• Soil with slightly acidic pH can be mixed very well without peat, to be precise much better, because the ancient peat with acidic pH is practically nutrient-free.
  • The crafty gardener takes nutrient-rich substances as peat substitute and can therefore refrain from artificially adding to his soil the missing nutrients in the form of synthetic fertilizers.
  • Peat substitute is ready to buy, z. B. at the W. Neudorff GmbH KG 31860 Emmerthal, neudorff-handel.deHowever, the soil for the rhododendron bed can also be assembled cheaply by yourself.
  • There are numerous materials that can be mixed under the soil in the bed until the pH is perfect for the rhododendron, coffee grounds and needle compost, grape esters and other soil improvers that lower the pH.
But you do not necessarily have to, even if you want to plant a rhododendron - it depends a little on what else is in your garden, an acid soil loving rhododendron may even be a disadvantage of another planting advantage to let. Because if you are one of the classic gardeners who want to see the conifers on their property, you usually have to struggle with the fact that these conifers undesirably lower the pH in the soil, which then z. B. makes noticeable by moss in the nearby lawn. You could now exploit this acidification of the soil by planting the rhododendrons between turf and coniferous trees, which get along well with the acidic soil values.
If you have equipped your garden with a natural planting, so z. B.with native deciduous trees and fruit trees and berry bushes, it looks different again. Because then you can hardly hope that a part of your garden soil has an acidic pH, but certainly do not want that at all. For most of the time, you will be very satisfied with such a feature with your garden floor and what it produces.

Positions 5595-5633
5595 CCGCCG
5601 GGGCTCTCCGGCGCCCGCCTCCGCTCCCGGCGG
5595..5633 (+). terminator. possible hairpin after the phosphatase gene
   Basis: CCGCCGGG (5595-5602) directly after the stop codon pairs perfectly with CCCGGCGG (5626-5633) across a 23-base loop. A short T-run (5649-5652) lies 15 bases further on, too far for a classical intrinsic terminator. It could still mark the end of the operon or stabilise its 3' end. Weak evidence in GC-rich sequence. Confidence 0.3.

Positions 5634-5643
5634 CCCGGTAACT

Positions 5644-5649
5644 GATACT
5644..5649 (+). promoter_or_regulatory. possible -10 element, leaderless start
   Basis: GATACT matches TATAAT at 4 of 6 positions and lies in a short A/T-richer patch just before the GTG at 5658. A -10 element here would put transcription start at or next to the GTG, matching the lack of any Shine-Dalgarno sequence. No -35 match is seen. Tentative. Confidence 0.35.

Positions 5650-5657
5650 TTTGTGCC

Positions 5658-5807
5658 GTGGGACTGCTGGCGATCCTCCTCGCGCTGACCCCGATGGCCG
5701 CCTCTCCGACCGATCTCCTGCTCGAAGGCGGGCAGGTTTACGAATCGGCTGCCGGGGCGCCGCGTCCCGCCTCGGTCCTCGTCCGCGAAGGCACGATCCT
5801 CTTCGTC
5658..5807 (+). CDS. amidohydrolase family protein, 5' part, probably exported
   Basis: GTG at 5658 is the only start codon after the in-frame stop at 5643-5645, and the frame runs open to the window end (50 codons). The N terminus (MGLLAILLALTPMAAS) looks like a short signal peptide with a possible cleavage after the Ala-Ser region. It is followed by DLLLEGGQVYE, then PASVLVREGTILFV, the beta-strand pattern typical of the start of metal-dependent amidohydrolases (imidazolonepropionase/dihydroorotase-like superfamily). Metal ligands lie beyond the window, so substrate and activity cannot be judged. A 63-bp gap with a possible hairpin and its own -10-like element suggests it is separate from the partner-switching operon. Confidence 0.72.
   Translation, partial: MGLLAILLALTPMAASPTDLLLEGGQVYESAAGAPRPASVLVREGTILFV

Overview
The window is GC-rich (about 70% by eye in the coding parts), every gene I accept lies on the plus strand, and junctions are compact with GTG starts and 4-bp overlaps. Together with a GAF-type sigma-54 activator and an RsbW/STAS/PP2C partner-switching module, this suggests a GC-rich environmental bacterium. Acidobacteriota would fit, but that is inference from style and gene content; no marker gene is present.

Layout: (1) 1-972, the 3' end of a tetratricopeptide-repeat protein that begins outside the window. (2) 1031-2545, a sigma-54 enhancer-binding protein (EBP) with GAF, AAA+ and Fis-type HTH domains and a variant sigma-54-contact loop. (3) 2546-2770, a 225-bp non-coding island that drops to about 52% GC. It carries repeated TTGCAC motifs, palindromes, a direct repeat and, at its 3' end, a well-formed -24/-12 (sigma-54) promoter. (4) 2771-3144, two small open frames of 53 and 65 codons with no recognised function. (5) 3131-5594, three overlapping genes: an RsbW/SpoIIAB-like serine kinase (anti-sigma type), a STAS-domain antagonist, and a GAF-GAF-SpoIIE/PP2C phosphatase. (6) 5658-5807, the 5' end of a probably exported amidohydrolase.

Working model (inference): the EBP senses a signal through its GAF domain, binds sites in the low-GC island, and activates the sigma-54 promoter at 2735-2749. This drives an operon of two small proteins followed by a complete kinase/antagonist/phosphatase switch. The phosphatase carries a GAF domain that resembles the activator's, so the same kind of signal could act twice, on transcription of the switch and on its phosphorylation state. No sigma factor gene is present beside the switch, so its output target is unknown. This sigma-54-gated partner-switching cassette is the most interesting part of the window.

You may not only observe how well everything is growing, but know through a soil sample that the pH of your garden soil, between 5 and 6.5, will allow your plants to absorb nutrients optimally. You certainly do not want to acidify this soil for a rhododendron, and you do not have to. Because the rhododendrons have developed (almost) around the world, some of them in our country and some on other soils that are not particularly sour. So you just have to find the right rhododendron Rhododendron hirsutum, the cowered alpenrose, grows z. In nature on calcareous soils, and there are specific cultivations for soils of normal pH, e.g. For example, the Inkarho rhododendrons, information below inkarho.de.
The cut of the rhododendrons...
... is pleasingly easy, because if you do not want to force your rhododendron into a specific shape, you can be quite restrained while cutting. If you do not need to slow down your rhododendron growth (depending on the variety), you can limit yourself to removing withered flowers so the rhododendron can form new flower buds. When the rhododendron becomes too big, it is pruned, and as radically as desired, even at places that have already been blasted, a rhododendron drifts again when light comes there after the cut.

Video Board: How to Propagate Rhododendrons with a Nearing Frame; Taking Cuttings in the Hoop House.